THE DENATIONALIZATION OF CARIBBEAN BAUXITE: ALCOA IN GUYANA

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Well, we felt that she was an ignorant colored woman. – Board Chairman of the Aluminium Company of America, Arthur V. Davis, about a Guyanese, in 1939.

Bauxite, the ore of aluminium, is one of the most important natural resources in the Caribbean region. Production and exports of the ore and its products give rise to a significant part of the total income of the people in Jamaica, Guyana and Surinam. But so far the production and use of this material has not been in the hands of the people who live here. Rather they have been in the hands of a small group of people from North America, who have created specialised organisations for this purpose.

These enterprises – the aluminium companies – not only mine the bauxite of the Caribbean, but also refine it into alumina, smelt the alumina into aluminium, and manufacture semi-finished and finished aluminium goods from the aluminium metal. Hence they are vertically-integrated. These operations are carried out not only in the Caribbean, but also in North and South America, Europe, Asia, Africa and Australia. Thus, the companies are also multi-national in scope. But they are also national in the sense that ownership and control reside in a particular country and, the company owes allegiance to the Government of that country. It is even truer to say that the Governments of their home countries owe allegiance to the companies. Three of the “Big Four” aluminium companies – the Aluminium Company of America, Reynolds Metals, and Kaiser Aluminium are based in the United States, and the fourth, Alcan Aluminium Ltd. is based in Canada.

Through these organizations Caribbean bauxite – which until recently supplied the needs of nearly one-half the world aluminium industry – is used as part of a world-wide system of production for private profit.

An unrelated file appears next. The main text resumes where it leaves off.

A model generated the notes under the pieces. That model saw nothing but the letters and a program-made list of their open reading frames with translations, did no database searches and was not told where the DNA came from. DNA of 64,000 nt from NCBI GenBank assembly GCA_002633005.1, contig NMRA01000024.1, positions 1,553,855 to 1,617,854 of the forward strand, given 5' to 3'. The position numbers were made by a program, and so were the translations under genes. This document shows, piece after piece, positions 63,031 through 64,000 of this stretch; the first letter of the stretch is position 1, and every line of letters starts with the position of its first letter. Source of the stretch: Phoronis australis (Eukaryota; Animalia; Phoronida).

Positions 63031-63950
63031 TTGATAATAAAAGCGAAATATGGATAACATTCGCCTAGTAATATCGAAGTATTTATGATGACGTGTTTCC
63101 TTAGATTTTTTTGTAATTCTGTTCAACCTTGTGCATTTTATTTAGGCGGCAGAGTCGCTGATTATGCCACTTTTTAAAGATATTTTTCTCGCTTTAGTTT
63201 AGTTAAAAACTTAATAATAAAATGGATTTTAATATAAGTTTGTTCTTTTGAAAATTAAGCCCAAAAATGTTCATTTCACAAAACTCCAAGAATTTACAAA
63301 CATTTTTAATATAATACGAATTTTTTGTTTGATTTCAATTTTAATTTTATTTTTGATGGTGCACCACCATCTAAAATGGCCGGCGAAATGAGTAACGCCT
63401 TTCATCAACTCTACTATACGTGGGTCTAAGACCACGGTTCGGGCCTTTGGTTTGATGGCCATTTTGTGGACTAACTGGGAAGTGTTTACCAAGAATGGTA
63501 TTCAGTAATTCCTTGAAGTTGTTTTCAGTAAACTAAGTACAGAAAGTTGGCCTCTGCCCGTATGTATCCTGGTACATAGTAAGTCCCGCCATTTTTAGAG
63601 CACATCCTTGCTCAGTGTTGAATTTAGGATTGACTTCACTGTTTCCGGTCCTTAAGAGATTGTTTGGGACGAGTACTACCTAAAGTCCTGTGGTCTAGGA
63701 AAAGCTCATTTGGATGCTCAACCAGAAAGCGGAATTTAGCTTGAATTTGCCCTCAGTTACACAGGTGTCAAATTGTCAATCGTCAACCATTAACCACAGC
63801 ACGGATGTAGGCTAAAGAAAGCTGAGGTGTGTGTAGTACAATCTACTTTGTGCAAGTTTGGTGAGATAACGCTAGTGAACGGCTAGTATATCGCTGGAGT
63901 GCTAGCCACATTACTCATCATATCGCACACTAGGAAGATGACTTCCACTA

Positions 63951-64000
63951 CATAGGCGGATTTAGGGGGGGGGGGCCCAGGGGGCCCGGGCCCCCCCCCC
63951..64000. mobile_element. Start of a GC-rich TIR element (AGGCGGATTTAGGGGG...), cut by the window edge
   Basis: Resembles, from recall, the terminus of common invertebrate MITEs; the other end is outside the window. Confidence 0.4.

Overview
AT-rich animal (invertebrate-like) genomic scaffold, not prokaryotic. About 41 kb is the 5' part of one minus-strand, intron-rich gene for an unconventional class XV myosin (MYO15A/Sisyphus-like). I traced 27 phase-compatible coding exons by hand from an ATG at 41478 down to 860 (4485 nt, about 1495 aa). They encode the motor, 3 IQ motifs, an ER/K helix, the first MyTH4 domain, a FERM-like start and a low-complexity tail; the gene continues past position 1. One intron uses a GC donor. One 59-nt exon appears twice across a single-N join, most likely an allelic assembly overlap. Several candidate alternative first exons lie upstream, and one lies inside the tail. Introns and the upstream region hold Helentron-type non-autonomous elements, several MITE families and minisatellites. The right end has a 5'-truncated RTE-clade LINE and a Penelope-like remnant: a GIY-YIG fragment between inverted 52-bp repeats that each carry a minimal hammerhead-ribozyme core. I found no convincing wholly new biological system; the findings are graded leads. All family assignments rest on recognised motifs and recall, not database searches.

The value of the annual turnover in the world primary aluminium industry, i.e. exclusive of manufactured aluminium products, is now over $10 billion; the combined assets of the Big Four in 1969 were worth over $15 billion, their combined sales over $9 billion, and their combined profits over $660 million. Over one hundred and sixty-six thousand men and women work for the Big Four around the world. But overall control and decision-making is carried out by a small group, numbering fifty at most, who have their offices respectively in Pittsburgh, Pennsylvania, Richmond, Virginia, Oakland, California, and Montreal, Canada.

It is these men who decide what will be produced and sold, and where, and what will be done with the profits thereby earned. And these private empires to a large extent were founded and continue to be based on the use of Caribbean material. It is natural that those who own and control any natural resource will use such ownership and control to serve their own economic interest and maximise their own material welfare, in a way which is systematic and well-planned. This is not to say that others will not get material benefits from the production and use of the resource. Employees have to be paid wages and salaries, purchases have to be made from other firms, and Governments must be paid taxes. But such benefits are entirely incidental to the main purpose of the management and owners of the companies. It is therefore not surprising that so far Caribbean bauxite has done little to contribute to the development of the people of the region, when compared to its contribution to the development of the North American economy in general and to the growth of large private international empires in particular. Thus Caribbean dispossession and underdevelopment are directly related to metropolitan control and development. The connecting link is metropolitan enterprise.